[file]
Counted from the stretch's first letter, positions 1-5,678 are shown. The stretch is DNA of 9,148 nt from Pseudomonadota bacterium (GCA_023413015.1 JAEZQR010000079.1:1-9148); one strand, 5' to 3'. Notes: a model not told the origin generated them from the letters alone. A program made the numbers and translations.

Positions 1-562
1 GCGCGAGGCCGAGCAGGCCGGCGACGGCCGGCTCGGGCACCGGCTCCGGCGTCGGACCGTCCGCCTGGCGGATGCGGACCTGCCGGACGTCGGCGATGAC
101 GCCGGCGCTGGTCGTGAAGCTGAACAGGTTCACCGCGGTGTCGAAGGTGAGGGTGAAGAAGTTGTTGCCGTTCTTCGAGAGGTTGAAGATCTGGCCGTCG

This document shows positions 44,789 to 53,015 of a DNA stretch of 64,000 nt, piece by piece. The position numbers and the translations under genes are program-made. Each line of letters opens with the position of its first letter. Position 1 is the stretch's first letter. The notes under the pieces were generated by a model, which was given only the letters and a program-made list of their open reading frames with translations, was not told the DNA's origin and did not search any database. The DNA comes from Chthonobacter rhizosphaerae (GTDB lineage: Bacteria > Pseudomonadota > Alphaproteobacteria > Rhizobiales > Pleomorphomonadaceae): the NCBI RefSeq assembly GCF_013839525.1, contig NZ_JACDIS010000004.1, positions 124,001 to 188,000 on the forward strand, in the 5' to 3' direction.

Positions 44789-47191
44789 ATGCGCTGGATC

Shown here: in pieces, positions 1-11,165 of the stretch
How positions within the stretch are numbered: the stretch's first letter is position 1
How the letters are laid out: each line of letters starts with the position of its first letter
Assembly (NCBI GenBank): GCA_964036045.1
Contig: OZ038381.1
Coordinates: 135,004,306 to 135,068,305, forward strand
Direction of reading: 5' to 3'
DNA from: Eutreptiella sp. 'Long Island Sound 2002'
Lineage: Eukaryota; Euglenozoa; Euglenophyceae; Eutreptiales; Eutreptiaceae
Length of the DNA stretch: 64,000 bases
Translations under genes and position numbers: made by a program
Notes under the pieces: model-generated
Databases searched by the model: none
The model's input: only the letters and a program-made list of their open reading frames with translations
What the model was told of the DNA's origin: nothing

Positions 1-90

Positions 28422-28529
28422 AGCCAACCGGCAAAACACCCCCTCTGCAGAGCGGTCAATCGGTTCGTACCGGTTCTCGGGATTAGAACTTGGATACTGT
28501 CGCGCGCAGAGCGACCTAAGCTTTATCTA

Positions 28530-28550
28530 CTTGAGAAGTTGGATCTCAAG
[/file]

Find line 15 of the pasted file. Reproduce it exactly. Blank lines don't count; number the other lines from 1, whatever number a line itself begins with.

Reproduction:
DNA from: Eutreptiella sp. 'Long Island Sound 2002'